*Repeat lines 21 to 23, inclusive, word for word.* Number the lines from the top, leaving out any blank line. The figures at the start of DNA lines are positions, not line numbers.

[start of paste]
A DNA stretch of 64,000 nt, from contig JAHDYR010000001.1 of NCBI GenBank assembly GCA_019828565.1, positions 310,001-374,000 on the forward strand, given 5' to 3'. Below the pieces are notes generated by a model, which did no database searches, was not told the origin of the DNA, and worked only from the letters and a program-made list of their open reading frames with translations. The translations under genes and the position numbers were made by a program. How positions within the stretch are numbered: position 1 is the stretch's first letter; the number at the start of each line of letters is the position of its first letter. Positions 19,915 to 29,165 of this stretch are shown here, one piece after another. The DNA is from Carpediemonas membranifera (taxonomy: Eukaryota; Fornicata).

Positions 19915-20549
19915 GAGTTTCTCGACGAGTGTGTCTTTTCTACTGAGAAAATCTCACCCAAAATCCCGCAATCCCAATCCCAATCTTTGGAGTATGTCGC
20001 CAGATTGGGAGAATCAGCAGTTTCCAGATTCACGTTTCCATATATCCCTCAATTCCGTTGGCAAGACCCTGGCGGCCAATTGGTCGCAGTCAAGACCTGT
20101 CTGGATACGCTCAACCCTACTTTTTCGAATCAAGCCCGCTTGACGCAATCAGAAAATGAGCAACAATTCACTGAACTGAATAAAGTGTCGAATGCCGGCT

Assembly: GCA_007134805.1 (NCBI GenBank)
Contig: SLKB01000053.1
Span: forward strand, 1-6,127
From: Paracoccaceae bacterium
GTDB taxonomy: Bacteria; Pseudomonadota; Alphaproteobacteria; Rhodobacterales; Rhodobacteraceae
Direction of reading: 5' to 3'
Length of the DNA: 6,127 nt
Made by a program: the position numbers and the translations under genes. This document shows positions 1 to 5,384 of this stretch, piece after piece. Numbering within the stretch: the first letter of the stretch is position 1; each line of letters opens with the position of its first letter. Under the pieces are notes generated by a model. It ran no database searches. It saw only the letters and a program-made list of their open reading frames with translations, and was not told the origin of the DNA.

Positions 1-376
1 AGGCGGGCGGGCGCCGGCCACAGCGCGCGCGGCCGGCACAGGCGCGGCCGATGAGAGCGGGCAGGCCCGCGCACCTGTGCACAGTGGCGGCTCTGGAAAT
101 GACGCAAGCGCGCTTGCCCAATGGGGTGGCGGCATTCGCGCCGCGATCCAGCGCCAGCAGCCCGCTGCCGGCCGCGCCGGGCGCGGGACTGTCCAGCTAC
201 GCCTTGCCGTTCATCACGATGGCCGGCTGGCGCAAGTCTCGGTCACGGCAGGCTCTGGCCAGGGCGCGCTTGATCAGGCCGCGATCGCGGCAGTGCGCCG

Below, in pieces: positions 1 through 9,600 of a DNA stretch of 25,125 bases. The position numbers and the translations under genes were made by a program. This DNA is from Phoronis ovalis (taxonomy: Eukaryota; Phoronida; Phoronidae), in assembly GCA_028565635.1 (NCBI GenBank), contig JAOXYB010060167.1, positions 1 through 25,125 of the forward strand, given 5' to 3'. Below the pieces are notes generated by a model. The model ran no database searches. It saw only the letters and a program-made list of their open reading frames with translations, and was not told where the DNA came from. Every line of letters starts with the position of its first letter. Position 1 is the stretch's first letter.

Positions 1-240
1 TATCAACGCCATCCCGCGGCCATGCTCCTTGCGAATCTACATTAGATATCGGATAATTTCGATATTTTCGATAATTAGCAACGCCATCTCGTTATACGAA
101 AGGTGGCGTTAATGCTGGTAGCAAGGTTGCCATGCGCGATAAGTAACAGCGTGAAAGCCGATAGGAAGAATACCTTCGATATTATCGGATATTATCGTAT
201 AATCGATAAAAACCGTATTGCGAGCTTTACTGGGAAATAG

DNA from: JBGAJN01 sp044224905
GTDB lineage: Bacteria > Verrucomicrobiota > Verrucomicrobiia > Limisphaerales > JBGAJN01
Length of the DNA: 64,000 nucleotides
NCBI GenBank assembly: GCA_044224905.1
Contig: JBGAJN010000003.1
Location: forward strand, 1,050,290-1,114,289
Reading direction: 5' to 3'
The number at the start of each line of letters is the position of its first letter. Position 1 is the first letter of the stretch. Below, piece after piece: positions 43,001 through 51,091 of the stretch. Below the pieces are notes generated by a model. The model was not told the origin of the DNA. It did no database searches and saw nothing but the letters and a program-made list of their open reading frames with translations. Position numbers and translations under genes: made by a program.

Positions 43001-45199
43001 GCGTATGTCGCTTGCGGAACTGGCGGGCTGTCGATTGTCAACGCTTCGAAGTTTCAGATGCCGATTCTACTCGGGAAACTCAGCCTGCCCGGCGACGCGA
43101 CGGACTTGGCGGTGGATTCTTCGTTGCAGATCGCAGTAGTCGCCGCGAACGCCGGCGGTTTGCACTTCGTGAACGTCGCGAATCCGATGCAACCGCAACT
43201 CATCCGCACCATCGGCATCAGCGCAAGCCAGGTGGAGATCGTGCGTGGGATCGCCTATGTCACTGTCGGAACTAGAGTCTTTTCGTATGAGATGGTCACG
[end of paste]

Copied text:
101 AGGTGGCGTTAATGCTGGTAGCAAGGTTGCCATGCGCGATAAGTAACAGCGTGAAAGCCGATAGGAAGAATACCTTCGATATTATCGGATATTATCGTAT
201 AATCGATAAAAACCGTATTGCGAGCTTTACTGGGAAATAG

DNA from: JBGAJN01 sp044224905